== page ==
The word “attack” in the title to my previous post “Why Those Who Publically Attack Bishops Are Wrong,” is not a synonym for “criticize.” I take this opportunity to clarify my meaning here in a separate post where it won’t get lost in the comments. I also intend here to deal with certain other issues raised in the comments.
I thought it would be clear from the section on “Fraternal Correction” that I was distinguishing between “attacking” and “criticizing.” I wrote the following:
All of this is not to say that fraternal correction of our superiors is never in order, or that we are never justified in having recourse to higher superiors in the Church, or in publically correcting scandal, even when bishops commit it. You can read St. Thomas Aquinas on the subject here. I don’t pretend to have all the answers to the complex situations of our age, but I do know that matter is not as simple as some Internet pundits make it.
In response to my last post, “Christopher West: Sexualizing Christianity,” one of his supporters posted a lengthy comment, defending the sexy assertion that the sacramental grace proper to marriage is not confered through the wedding vows but through the act of the consummation of the marriage, so that no sacramental marriage really exists until the spouses engage for the first time in the marital embrace. He (or she) also claims that sacramental grace is also conferred every and each time the spouses engage conjugal act “in a human fashion.”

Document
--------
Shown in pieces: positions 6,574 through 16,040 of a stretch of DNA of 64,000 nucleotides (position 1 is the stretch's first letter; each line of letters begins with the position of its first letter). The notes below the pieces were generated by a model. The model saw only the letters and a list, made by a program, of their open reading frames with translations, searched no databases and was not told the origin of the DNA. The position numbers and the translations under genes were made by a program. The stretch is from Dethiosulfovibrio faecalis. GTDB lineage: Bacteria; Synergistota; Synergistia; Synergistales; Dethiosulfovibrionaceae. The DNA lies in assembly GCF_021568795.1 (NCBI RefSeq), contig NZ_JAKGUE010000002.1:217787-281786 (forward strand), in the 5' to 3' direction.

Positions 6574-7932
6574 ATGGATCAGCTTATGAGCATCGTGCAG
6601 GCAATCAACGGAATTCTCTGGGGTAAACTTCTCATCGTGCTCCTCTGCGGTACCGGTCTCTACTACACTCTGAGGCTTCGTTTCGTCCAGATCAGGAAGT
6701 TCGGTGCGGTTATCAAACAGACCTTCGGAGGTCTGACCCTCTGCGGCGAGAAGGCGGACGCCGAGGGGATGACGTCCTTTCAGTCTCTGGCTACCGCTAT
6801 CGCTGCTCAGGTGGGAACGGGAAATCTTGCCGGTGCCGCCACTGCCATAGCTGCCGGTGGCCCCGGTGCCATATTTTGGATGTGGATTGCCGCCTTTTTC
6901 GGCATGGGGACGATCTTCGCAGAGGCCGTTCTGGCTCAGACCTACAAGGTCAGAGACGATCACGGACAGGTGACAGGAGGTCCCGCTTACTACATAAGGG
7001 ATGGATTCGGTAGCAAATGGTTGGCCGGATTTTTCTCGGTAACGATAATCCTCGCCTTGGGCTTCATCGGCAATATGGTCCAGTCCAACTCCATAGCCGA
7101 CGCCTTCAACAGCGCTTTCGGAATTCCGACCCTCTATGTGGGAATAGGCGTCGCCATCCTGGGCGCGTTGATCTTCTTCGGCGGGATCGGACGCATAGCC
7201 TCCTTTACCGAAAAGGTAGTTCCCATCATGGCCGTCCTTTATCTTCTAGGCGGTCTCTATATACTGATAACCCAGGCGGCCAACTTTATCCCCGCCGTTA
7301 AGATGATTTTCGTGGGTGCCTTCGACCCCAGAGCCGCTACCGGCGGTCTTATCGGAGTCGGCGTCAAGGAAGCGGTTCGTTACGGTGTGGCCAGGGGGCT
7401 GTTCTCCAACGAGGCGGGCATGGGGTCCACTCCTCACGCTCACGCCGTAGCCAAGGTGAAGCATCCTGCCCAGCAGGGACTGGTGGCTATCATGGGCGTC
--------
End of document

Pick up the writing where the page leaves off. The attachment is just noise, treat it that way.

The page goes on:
Since this is so interesting and crucial to the argument, I have chosen to reproduce the comment here and answer it below. Continue reading →
Many Catholics maneuver around this by simply ignoring it, and they’re free to do so. Membership in the Church is voluntary, after all, and people can leave the Catholic Church if they disagree with its catechism (and strictly speaking, they should do so under those circumstances). However, it’s either a gross misrepresentation or self-delusion to argue that abortion is simply one issue among many for observant Catholics and that economic policy or foreign affairs can outweigh it.